While in Marathon, we accomplished lots - all the exterior varnish got three coats, we did laundry, some modest reprovisioning, got haircuts, and we did other odd-jobs on Gratitude. We stayed longer than our custom both to get work done and to be someplace to celebrate Easter. We like the little United Methodist Church near the marina and so we stayed put for the holidays/holy days. Lauren tried to join the choir to sing the Cantata being performed, but we got there too late and they simply could not fit in a new soprano. We enjoyed it from the audience anyway. While in Marathon, we also saw Once Upon A Mattress, a favorite of Carol Burnett fans. Our friend Bill R. is one of the stage directors at the Marathon Community Theater and that was the play he was involved in. Nice theatre and fun productions with local talent. During our entire stay, we only got to see Bill for a brief moment during the intermission of the play as he had company the rest of the time we were there, so we promised him we would visit on our next trip through.
From Marathon, we sailed north, hoping to get to Indian Key, but the winds died so we motored to Plover Key and anchored out. The winds were not forecast to, but came from the west, so we were in the open, but they were light and that kept the bugs at bay. (The Everglades are very buggy at times, which is too bad because there are literally thousands of islands, creeks, and bayous to explore by dinghy.) The next morning, we picked up anchor and headed to Naples, where we anchored in the Port Royale area. One of the smaller homes (a lovely white brick house with an expansive lawn to the water) is in the process of being replaced with a lot-line to lot-line mansion. We wonder whether there will come a time when the current lots and huge houses will be combined and replaced with even bigger places. It is hard to imagine needing more than 10-15,000 square feet! The final leg of our trip north was to Cayo Costa, a state park just inside the Boca Grande Pass. It is one of our favorite places and always the first and last stops on our voyages. It is unspoiled, undeveloped, with lovely walking trails, miles of beaches, wildlife, and quiet. This morning, after sanding and varnishing the interior frames for the four deck hatches, we took a dinghy ride and then went ashore, went to the Gulf side, walked the beaches, and just sat and relaxed.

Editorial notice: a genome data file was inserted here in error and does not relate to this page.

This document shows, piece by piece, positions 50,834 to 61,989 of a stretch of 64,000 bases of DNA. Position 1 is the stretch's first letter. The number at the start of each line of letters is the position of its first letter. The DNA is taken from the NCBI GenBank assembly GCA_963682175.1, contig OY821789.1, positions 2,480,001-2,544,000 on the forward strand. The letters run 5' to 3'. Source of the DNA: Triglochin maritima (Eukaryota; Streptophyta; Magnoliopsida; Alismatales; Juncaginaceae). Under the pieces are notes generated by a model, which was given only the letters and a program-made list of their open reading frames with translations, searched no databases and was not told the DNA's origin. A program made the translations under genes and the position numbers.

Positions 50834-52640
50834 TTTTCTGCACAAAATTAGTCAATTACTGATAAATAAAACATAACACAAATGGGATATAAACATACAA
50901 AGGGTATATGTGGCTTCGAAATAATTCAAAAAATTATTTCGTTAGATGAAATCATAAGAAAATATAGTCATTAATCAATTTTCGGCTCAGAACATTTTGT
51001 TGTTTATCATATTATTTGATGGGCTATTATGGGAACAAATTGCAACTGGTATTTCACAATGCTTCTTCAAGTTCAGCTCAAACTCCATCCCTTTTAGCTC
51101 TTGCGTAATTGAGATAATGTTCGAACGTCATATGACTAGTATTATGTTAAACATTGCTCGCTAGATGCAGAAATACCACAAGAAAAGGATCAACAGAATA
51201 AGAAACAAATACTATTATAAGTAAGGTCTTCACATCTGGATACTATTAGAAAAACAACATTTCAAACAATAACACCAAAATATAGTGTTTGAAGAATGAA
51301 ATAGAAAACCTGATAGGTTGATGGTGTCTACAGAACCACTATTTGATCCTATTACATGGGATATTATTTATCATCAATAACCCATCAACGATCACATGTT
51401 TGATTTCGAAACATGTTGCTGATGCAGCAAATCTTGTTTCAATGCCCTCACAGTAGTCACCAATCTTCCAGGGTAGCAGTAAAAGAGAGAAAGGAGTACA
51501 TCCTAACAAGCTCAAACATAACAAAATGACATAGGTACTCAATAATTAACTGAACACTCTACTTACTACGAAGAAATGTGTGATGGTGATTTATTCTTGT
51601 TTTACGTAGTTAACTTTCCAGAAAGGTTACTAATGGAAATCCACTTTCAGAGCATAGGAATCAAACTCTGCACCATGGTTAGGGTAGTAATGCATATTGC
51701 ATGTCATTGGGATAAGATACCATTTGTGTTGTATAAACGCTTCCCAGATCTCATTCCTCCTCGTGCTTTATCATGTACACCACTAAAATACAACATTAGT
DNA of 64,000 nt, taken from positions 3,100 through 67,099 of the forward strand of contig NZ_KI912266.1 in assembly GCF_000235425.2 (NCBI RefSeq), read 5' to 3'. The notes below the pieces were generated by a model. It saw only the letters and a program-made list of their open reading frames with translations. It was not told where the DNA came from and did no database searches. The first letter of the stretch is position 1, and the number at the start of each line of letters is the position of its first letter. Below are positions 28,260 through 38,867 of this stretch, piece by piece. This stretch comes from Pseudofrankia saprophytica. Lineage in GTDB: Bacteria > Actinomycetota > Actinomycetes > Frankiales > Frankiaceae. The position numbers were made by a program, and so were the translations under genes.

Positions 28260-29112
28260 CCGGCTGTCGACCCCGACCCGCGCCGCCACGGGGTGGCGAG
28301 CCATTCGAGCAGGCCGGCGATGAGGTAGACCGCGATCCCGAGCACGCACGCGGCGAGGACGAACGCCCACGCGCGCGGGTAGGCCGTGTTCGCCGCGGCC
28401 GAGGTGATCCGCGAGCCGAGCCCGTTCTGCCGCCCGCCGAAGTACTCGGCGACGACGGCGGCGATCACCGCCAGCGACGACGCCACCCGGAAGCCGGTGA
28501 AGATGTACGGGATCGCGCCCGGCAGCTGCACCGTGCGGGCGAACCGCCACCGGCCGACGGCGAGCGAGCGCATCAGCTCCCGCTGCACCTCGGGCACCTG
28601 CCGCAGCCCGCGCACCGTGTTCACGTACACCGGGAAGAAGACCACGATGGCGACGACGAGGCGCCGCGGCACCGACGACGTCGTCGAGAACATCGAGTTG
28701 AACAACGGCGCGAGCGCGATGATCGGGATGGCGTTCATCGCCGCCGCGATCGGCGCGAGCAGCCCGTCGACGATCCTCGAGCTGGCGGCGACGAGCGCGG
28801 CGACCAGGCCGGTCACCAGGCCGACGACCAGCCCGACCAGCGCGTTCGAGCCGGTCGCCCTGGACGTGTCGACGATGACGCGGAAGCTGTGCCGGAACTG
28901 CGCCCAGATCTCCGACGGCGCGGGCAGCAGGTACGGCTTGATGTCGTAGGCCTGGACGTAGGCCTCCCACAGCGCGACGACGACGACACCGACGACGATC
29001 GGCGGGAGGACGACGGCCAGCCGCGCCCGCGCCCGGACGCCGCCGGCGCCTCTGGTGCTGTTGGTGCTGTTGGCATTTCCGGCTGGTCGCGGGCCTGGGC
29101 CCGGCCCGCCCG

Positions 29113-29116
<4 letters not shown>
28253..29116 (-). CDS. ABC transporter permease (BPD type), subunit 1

Just as our trip is winding down, so too are our stores. Lauren does an excellent job of planning ahead, provisioning for all occasions (even to corned beef and cabbage on St. Patrick's day), but the one thing that messes up the plans is freshly caught fish. While we have not caught any lately (we do not have FL licenses), we still have fish in the freezer from the Bahamas. Tonight, we celebrated with Mahi Mahi courtesy of Annie at Sampson's Cay (see blog for March 14). We doubt we will be down to franks and beans, but they are available should the need arise.
Tomorrow, Friday, we intend to get under way by about 10:00 am, go to Burnt Store to fill our fuel tanks, and then head to the lock to enter the canal system to the boat storage yard. We hope to be there by about 4:00, in time for the evening festivities. While it is sad to end the trip, going back to Charlotte Harbor Boat Storage is special and eases the pain. The folks there (boaters, owners, and workers alike) are terrific and worth a visit on their own. After several days decommissioning and laying out the work needed to prepare Gratitude for our next cruise, we will start the drive home visiting family and friends en route and gradually reclaiming our shore life. Whether this will be our last post of the trip, we do not know, but we send our best wishes and hopes for Spring to each and all just in case.
03/26/2012, Fort Lauderdale, FL
March 26, 2012